Netflix: Resident Evil: Infinite Darkness

More like endless trash.

Resident Evil: Infinite Darkness is a four part “anime” series on Netflix and I use the term “anime” lightly and only because that’s what Netflix calls it. It’s a 3d animated movie cut into four nearly half hour episodes of nonsense that says nothing and ultimately goes nowhere. The characters serve as a vehicle for the writers to huff their own farts and wax poetic about terror or something.

Set between the events of Resident Evil 4 and 5, Infinite Darkness centers mainly around Leon Kennedy (Nick Apostolides)  and Claire Redfield (Stephanie Panisello), both of whom are voiced by their Resident Evil 2 Remake actors. Claire Redfield is now an activist working to rebuild homes in the post-civil war Penamstan, a fictional country whose name sounds more and more stupid every time a character says it. Leon Kennedy is riding high as the President’s favorite government agent after saving his daughter Ashley in Resident Evil 4.

I’d like to say that Infinite Darkness is the best of the animated films, but that’s not a high bar. Vendetta really cranked up the trash factor to eleven and Infinite Darkness scales it back quite a bit. There’s still a lot of high-grade stupidity you have to look past if you want to enjoy this movie, far beyond what the games expected even at their worst. It’s like someone looked at the Paul W.S. Anderson films and thought they were a little too grounded in realism.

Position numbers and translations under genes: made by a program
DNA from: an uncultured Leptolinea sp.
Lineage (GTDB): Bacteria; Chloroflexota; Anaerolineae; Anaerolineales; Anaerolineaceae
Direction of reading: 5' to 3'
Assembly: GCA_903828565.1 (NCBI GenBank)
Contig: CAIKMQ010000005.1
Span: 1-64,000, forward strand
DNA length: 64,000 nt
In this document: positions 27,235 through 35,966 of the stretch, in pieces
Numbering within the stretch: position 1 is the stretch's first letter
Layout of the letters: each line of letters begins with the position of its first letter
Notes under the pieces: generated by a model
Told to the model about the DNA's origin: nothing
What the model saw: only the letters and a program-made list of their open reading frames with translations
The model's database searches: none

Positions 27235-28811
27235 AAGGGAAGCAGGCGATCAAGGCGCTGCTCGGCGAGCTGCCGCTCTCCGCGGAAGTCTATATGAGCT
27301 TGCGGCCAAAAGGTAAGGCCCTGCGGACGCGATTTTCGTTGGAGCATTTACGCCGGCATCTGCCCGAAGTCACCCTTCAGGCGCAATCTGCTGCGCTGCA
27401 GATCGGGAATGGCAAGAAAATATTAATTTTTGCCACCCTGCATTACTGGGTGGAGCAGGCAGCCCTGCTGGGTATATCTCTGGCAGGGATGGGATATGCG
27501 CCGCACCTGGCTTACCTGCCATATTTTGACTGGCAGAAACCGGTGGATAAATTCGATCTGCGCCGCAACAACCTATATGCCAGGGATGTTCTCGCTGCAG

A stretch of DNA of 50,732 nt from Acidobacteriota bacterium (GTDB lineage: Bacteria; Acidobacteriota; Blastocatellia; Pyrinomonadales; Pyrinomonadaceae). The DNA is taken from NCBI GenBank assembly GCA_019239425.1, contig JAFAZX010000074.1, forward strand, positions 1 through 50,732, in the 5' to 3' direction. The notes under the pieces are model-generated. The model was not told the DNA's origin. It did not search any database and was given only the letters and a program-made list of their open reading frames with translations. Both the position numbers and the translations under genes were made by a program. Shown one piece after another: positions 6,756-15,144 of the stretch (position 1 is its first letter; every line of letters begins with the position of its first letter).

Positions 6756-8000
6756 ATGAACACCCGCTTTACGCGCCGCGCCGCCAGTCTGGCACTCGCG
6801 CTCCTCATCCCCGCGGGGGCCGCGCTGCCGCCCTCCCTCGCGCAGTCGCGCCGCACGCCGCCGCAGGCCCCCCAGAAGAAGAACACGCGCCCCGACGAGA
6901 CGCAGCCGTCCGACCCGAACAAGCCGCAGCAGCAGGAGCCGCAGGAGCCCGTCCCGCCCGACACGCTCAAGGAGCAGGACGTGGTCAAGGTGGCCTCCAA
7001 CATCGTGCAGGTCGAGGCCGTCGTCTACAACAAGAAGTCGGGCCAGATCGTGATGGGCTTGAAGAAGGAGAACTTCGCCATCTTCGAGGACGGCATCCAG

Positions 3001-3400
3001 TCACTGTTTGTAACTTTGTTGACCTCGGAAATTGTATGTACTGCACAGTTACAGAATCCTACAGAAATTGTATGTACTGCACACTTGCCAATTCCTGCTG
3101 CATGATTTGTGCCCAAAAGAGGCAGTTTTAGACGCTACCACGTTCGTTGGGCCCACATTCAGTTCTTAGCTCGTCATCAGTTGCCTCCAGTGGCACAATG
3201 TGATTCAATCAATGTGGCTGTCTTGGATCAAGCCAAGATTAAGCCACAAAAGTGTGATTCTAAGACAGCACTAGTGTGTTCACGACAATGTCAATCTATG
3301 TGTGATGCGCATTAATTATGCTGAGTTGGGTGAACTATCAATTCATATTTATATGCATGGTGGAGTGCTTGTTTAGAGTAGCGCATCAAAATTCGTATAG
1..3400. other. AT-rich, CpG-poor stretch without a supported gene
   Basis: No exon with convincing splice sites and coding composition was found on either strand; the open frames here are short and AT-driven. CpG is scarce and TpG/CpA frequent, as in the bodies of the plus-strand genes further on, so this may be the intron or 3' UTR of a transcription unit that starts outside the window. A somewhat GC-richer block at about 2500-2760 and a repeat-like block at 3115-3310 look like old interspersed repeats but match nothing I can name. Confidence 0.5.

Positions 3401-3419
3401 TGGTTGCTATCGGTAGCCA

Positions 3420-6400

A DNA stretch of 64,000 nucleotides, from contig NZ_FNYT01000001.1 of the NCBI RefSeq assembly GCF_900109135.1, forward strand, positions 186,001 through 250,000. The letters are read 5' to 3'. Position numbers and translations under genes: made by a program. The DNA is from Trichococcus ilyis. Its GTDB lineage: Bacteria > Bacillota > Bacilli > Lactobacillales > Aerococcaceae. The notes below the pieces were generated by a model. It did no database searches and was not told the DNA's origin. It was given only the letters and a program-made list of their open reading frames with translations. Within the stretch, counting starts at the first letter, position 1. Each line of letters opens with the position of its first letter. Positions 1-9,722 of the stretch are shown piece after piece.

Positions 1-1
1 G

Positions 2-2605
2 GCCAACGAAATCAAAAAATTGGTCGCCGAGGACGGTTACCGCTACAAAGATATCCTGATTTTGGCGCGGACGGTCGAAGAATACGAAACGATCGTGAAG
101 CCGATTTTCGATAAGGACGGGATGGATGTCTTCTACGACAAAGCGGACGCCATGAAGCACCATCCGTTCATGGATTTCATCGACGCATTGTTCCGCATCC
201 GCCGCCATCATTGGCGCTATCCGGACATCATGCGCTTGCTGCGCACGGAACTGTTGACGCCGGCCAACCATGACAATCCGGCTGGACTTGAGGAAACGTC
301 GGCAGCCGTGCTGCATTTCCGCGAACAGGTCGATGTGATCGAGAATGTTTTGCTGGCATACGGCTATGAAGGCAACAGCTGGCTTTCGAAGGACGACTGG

It’s really impressive how despite the improvements made to the Resident Evil games over the past few years that the animated series continues to be absolute trash. The script makes it feel like a Leslie Nielson parody with actors delivering the most ridiculous nonsense in a completely deadpan and serious manner. Physics in this world is fluid and objects interact as realistic as the director needs them to at the time. Characters move with the rigidity that tells you they definitely weren’t motion captured.

An entire military sub is taken out stealthily by zombies. A zombie with no arms and legs miraculously happens to fall on top of a person to bite them. Leon responds to an army of zombie rats with “shoulda had some cheese.” An international nuclear crisis is averted by a single comment from one character.

Resident Evil is at its best when it’s at its most basic; haunted mansions, danger around every corner, and a loose cast of characters trying not to die. It really drags behind when characters start waxing poetic about their motivations, like this where the big bad guy goes on multiple rambling diatribes about showing the world what real terror is.

As this is Resident Evil, you get the contractually obligated plot about a pharmaceutical company using a city to test its biological weapons of war to sell to governments. There’s also a plot on using the virus to create super soldiers who are inexplicably blackmailed with the serum that keeps them from turning into zombies. It’s idiotic even as the side notes, but much worse as the entrée to the meal.

At two hours, Resident Evil: Infinite Darkness is a big waste of time. The plot is utterly stupid, the characters bland and forgettable, and it feels like the script was written by an AI algorithm fed nothing but the worst of Steven Seagal’s backlog. Nothing interesting happens in the entire two hours. The film also seems to go out of its way to make the Middle Eastern country of Panamstan’s inhabitants look as non-Middle Eastern as humanly possible.

And yet it still isn’t as bad as Vendetta.

Rating: D

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